More of the Guadalupe Mountains

Guadalupe Peak viewed from Hunter Peak

Although dawn at El Capitan was the photographic highlight, and Guadalupe Peak was the geographic highlight, we spent several more days around the mountains anyway! Staying at the Pine Springs campground put us at (or near) a number of trailheads and other points of interest.

For example, a short walk from the Pine Springs Visitor Center stand the remains of an 1858 Butterfield Stage station where the eastbound and westbound Butterfield Overland Mail Coaches passed (as honored by the marker at the top of Guadalupe Peak). Most of what’s left is stone walls like this:

Butterfield STage Station in Guadalupe Mountains National Park
Smith Spring near Frijole Ranch in  Guadalupe Mountains National Park

A little way up the road is the Frijole Ranch, whose history begins in the late 1800’s. Water was plentiful, due to a number of springs in the area. The Ranch Museum was closed (and unattractively fenced in!), but we had a nice hike up to Smith Springs. The trail is fairly easy, with less than 400 feet of elevation. There’s a nice pastoral scene at the top with a bench to rest on.

Devil's Hall Trail in  Guadalupe Mountains National Park

The next trail we hiked was the Devil’s Hall Trail. This is a fun, relatively flat trail with lot of boulders to clamber over and around. Or onto, if you’re trying to get the shot… 🙂 And you will definitely want to wear good hiking boots or shoes, you’re walking on rocks and gravel most of the way.

The trail runs parallel to and then in a stream bed. It was July so the stream bed was dry as a bone. A few miles in, you come to a “gateway,” a formation known as the Hiker’s Steps. Aptly named, as you can see below. You need to watch your step on these, especially if it’s wet, the stairs are pretty steep.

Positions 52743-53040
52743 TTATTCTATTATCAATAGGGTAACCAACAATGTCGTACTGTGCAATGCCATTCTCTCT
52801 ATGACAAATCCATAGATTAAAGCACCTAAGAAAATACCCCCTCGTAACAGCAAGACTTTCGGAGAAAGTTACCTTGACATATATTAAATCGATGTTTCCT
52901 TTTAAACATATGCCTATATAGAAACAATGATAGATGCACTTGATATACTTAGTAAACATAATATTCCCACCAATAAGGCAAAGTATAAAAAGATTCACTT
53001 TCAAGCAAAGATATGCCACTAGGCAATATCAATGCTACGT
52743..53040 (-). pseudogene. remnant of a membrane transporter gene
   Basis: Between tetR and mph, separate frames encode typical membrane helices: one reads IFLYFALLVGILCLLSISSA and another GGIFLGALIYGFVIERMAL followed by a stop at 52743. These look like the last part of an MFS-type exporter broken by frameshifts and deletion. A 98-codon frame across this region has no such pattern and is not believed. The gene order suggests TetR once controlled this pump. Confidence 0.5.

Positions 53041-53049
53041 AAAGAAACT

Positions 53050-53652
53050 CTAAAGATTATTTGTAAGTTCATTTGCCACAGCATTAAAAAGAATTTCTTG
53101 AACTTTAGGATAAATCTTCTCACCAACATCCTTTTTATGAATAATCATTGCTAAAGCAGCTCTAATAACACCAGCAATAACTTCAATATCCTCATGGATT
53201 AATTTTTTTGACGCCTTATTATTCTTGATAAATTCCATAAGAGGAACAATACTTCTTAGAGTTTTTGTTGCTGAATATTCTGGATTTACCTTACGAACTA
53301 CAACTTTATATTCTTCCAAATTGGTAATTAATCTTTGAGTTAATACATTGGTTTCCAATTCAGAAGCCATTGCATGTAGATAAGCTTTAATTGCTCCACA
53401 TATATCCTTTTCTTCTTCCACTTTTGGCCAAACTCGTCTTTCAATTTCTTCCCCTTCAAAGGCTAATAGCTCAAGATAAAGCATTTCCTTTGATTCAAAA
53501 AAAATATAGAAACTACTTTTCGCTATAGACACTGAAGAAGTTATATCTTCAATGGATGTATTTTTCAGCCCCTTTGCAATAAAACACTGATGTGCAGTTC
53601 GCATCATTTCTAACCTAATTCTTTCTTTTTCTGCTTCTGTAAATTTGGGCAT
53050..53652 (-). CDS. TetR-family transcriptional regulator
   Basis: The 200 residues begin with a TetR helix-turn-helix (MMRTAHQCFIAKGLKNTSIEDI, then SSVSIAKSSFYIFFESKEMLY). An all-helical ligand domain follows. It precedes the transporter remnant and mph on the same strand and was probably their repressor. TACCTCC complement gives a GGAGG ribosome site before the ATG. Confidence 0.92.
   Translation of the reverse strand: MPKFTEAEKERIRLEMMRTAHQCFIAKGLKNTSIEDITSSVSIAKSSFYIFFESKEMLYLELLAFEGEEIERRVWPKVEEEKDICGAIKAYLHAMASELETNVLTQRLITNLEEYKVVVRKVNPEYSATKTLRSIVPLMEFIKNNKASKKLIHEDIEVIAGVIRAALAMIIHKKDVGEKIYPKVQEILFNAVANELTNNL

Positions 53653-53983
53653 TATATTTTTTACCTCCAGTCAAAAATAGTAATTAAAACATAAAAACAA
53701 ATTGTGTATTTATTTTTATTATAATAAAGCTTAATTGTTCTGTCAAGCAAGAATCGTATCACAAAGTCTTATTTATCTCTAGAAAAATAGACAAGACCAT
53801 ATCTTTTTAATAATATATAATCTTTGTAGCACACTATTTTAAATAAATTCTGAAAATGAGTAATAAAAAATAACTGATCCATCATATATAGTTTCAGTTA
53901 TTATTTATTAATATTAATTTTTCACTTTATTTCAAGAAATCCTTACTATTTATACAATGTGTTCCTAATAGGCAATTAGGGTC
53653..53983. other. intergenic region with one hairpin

The Hiker's Stairs on Devil's Hall Trail in  Guadalupe Mountains National Park
Devil's Hall Trail in  Guadalupe Mountains National Park

A little farther down the trail, you come to the actual Devil’s Hall, a narrow corridor running between two sheer cliff faces. It’s about 200 feet long, 100 feet high, and 15 feet wide. It’s interesting looking up and thinking that all those rocks laying around you used to be part of those walls above you.

Devil's Hall Trail in  Guadalupe Mountains National Park
Devil's Hall Trail in  Guadalupe Mountains National Park
Looking up, hoping the rocks don’t come down!

Just to see the world from their perspective we climbed up to the top (around the outside, not up the cliff!) and looked down. My wife suggested to me that getting closer to the edge of the cliff might be unwise.

Devil's Hall Trail in  Guadalupe Mountains National Park

The official trail ends a short distance from here, though for much of the year you can continue up into the mountains. However, the area beyond is closed from March to August due to sensitive habitat. So we turned around and went back the way we came.

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